P031: LOW BACK PAIN AND LOWER EXTREMITY SYMPTOMS ARE NOT ALWAYS LUMBAR RADICULOPATHY
Katarina Nikolic, MD, Heather Barkin, MD, Danielle Horn, MD, Pham Phung, MD; Jackson Memorial Hospital/UM
INTRODUCTION: Low back pain (LBP) is experienced in 60-80% of adults at some point in their lifetime. The specific anatomic cause of back pain is often impossible to define and only a small percentage of patients have an identifiable underlying cause. However, due to atypical presentation the serious condition such as infection, malignancy, fracture or neurologic disease can be undiagnosed.
The purpose of this presentation is to describe the clinical courses of two patients referred to Pain Clinic for the treatment of mechanical LBP who subsequently developed avulsion fracture of pubic symphysis and neurological symptoms.
CASE 1 PRESENTATION: The first patient is a 69-year-old male with past medical history of malignant melanoma, who was referred to Pain Clinic for the evaluation and treatment of an insidious onset of persistent LBP associated with left lower extremity weakness of 6 months duration.
The patient attended physical therapy (PT) with limited improvement. He denied any history of trauma and only took acetaminophen with marginal pain relief. He had an unremarkable electromyography study and no evidence of nerve compression on magnetic resonance imaging (MRI).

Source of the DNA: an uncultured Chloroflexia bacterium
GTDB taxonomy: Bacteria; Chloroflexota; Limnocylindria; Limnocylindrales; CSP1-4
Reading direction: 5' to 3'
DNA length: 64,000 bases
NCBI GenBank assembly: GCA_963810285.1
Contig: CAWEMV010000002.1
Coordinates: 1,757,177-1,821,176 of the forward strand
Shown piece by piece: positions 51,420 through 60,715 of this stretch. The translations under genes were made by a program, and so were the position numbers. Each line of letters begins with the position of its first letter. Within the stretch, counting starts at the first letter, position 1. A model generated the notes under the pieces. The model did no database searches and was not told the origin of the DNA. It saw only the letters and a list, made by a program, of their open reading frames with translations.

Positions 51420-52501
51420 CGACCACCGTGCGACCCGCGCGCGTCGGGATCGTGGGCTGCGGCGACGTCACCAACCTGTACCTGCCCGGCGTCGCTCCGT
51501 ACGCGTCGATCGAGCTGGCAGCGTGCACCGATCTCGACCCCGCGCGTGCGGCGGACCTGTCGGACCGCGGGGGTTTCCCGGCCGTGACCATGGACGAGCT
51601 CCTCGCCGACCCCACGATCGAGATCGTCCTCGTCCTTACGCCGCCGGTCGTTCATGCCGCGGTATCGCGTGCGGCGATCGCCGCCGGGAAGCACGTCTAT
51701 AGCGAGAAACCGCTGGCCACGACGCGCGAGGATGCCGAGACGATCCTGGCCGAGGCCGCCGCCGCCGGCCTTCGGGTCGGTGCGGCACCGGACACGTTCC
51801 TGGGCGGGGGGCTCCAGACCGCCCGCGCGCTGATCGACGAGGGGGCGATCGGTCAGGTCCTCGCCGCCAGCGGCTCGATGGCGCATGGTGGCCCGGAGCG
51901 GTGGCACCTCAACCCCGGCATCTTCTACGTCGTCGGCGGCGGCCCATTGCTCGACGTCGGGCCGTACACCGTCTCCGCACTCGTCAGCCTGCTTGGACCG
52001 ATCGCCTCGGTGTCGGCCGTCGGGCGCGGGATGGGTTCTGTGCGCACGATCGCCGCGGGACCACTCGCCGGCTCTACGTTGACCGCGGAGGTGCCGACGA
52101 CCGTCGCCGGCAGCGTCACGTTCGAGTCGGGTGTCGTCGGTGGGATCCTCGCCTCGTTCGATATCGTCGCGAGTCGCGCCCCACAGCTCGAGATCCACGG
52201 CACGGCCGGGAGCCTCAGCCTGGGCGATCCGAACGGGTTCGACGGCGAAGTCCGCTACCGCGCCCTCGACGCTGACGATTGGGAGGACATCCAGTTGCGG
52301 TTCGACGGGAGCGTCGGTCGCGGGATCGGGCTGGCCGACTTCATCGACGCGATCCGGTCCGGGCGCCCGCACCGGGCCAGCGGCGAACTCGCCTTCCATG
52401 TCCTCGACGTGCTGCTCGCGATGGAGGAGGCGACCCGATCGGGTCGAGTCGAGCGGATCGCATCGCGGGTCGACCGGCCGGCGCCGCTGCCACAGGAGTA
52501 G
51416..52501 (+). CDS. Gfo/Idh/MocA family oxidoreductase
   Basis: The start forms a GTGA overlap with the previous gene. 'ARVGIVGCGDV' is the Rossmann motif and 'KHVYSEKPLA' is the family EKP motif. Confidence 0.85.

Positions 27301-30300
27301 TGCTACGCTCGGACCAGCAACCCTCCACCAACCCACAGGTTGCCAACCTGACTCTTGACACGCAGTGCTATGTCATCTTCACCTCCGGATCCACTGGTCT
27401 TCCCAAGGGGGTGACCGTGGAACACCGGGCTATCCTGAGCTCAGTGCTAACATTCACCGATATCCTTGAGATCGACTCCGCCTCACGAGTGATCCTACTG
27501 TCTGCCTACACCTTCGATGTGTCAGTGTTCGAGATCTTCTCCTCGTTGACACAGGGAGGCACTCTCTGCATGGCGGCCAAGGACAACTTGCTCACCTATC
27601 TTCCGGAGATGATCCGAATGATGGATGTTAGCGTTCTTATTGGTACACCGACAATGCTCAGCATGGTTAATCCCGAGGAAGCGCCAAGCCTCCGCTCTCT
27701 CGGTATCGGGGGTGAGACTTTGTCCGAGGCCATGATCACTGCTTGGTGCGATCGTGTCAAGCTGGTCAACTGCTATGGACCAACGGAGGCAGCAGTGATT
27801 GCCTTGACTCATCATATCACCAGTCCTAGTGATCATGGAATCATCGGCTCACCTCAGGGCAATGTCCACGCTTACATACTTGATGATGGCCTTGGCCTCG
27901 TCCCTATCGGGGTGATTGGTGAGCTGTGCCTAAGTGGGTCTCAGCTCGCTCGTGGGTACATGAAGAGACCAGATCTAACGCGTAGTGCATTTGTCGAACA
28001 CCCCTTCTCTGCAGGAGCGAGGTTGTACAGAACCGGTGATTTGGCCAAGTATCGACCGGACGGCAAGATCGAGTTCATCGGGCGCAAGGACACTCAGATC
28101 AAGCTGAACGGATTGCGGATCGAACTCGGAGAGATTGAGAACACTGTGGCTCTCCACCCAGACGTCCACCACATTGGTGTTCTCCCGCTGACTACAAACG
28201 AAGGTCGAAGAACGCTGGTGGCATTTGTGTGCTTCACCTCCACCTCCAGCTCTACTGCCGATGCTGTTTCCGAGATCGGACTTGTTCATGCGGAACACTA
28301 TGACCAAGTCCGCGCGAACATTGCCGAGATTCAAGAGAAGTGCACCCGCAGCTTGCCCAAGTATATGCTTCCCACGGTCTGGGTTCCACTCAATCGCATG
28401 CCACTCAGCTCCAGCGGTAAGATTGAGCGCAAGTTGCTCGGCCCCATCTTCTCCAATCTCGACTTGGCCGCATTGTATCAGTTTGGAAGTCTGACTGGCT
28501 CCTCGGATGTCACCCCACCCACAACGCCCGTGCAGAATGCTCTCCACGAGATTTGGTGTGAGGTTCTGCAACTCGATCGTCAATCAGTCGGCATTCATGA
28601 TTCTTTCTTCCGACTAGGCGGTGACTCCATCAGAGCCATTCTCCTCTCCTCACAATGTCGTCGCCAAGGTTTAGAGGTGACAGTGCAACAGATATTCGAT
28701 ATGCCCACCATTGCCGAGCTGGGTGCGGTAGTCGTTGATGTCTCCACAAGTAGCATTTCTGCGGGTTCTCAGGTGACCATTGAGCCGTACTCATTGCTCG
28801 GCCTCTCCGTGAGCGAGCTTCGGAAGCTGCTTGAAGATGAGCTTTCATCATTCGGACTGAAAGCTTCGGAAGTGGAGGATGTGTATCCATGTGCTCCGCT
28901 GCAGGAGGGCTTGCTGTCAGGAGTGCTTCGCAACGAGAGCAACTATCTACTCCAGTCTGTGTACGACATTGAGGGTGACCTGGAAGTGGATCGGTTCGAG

In our clinic, after a detailed physical exam we found a positive Babinski sign on the left leg and slight hyperreflexia. We referred the patient to a neurologist with the suspicion that his LBP could be cortical in orgin. MRI brain showed 3.5 cm meningioma.
CASE 2 PRESENTATION: The second patient is a 71-year-old male with history of benign spinal tumor s/p resection, cervical/lumbosacral laminectomy for spinal stenosis and osteomyelitis of the pubic symphysis who presented with new LBP, associated with pain radiating down the right leg. The patient was evaluated by an orthopedic surgeon who recommended PT. The patient‘s history and physical examination were consistent with mechanical neuromusculoskeletal dysfunction and no concerning findings were present that warranted immediate medical referral.
We decided to repeat the MRI which showed erosive changes secondary to the osteomyelitis. The patient developed an avulsion fracture of the pubic symphysis.
CONCLUSION: These two cases are examples of how vigilant clinicians have to be while investigating the cause of worsening LBP.
In patients with a history of chronic back pain, close attention should be paid to signs that can suggest a pathologic condition.